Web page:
Europe Markets

European markets close higher, led by tech shares; Atos slumps 12%

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Key Points
  • Euro zone manufacturing activity grew at its fastest pace on record in March, with IHS Markit's final manufacturing PMI coming in at 62.5 compared to February's 57.9.
  • On Wall Street, the S&P 500 crossed the 4,000 threshold for the first time after President Joe Biden introduced his multi-trillion dollar infrastructure proposal.
  • Last week's initial jobless claims in the U.S. came in at a higher-than-expected 719,000, Labor Department figures confirmed.

LONDON — European stocks closed higher on Thursday amid a raft of data releases from the region.

The pan-European Stoxx 600 ended the session up 0.6%, with tech stocks climbing 2% to lead gains as almost all sectors and major bourses closed in positive territory.

European investors were digesting data releases from the region Thursday that can offer more clues on the state of health of the European economy.

Euro zone manufacturing activity grew at its fastest pace on record in March, with IHS Markit's final manufacturing PMI coming in at 62.5 compared to February's 57.9.

The bounce was led by Germany, which notched a reading of 66.6 thanks to resurgent demand from the U.S. and China. However, German retail sales in February fell short of economist expectations to rise by 1.2%, a full 9% below the same time last year.

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Meanwhile, new data from China showed the slowing growth of Chinese factory activity in March. The Caixin/Markit manufacturing Purchasing Managers' Index (PMI) for March came in at 50.6, compared to February's reading of 50.9.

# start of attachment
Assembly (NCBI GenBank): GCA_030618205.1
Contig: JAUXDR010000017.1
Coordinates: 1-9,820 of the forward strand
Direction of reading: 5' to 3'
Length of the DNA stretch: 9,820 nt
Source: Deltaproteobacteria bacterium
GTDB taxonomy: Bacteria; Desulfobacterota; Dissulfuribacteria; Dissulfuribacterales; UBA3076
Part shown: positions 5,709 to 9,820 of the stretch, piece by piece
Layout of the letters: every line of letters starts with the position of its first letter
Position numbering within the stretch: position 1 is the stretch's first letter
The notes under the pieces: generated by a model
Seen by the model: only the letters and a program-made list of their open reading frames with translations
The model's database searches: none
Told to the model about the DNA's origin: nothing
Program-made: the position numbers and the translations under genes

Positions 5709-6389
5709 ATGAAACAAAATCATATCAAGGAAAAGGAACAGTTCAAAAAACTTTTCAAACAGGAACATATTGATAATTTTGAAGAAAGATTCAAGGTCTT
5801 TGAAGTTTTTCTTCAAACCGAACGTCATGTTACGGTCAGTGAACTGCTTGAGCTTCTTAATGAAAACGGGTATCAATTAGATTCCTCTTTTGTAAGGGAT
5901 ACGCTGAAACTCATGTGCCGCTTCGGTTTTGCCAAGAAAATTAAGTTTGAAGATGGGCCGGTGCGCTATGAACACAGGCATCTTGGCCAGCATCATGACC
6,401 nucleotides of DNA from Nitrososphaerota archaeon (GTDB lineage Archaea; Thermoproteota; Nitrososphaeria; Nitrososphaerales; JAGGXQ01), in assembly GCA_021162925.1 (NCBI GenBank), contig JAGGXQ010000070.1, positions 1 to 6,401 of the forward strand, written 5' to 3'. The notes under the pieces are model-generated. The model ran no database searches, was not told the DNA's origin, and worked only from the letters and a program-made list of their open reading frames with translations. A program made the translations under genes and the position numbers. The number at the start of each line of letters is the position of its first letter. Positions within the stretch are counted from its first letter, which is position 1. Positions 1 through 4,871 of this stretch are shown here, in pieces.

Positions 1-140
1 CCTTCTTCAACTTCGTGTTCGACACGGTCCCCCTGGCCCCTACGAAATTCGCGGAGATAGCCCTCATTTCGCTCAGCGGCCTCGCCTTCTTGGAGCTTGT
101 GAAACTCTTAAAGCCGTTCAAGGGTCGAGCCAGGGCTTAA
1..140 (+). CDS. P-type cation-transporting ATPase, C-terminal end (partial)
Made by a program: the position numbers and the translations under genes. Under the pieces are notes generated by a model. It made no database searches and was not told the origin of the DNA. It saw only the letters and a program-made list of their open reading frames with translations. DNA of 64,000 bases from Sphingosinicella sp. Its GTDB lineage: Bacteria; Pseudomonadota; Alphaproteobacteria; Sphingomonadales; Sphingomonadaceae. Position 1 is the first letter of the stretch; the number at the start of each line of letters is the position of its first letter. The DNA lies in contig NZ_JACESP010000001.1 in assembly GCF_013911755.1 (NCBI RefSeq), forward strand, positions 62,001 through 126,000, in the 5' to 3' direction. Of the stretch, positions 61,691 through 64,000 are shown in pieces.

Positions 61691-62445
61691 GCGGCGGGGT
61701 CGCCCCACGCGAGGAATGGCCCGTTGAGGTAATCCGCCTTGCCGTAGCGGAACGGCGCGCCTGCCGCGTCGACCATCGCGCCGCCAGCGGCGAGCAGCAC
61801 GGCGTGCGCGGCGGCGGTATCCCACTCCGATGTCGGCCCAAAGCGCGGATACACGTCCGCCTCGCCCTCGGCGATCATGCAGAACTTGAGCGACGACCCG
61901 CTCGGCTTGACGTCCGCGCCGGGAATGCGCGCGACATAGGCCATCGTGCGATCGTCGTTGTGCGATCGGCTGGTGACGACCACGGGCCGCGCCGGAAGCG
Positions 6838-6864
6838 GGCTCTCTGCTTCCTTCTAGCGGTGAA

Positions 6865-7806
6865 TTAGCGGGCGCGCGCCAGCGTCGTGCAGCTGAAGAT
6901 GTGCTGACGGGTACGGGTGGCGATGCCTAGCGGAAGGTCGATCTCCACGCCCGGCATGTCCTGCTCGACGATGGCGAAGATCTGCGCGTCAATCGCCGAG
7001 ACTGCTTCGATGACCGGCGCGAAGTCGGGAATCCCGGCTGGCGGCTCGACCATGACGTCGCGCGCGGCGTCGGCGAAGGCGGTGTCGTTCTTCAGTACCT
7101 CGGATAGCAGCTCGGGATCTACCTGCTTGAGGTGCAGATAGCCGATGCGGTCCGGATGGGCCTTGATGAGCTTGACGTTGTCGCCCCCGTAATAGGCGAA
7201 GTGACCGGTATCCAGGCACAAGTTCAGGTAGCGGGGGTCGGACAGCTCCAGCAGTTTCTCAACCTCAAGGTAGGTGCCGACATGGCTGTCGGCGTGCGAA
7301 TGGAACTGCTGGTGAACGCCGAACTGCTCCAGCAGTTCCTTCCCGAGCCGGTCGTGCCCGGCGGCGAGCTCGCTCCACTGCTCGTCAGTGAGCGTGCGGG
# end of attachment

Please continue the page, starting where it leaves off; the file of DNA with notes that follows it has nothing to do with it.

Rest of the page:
In comparison, China's official manufacturing PMI released Wednesday came in at 51.9, higher than February's reading of 50.6. PMI readings above 50 signify expansion while those below that level represent contraction.

On Wall Street, the S&P 500 crossed the 4,000 threshold for the first time after President Joe Biden introduced his administration's multi-trillion dollar infrastructure proposal. The plan includes spending on roads and bridges as well as green energy and water system upgrades.

This marks the second major spending push of Biden's presidency after he signed a $1.9 trillion relief and stimulus bill on March 11. "With the American Rescue Plan, we're meeting immediate emergencies. Now it's time to rebuild," Biden said on Wednesday.

Data in the U.S. was also in focus, with last week's initial jobless claims coming in at a higher-than-expected 719,000, Labor Department figures confirmed. Economists surveyed by Dow Jones had penciled in 674,000 first-time unemployment claims.

In terms of individual share price movement, Dutch internet group Prosus climbed over 5% toward the top of the Stoxx 600 after raising its stake in German food delivery firm Delivery Hero.

British rival Deliveroo sank another 2% in its second day of trading. Shares of the company flopped in its debut Wednesday, shedding as much as 30%.

At the bottom of the index, French IT firm Atos plunged more than 12% after an audit found accounting errors at two of its U.S. units.

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- CNBC's Ryan Browne, Jesse Pound and Eustance Huang contributed to this market report.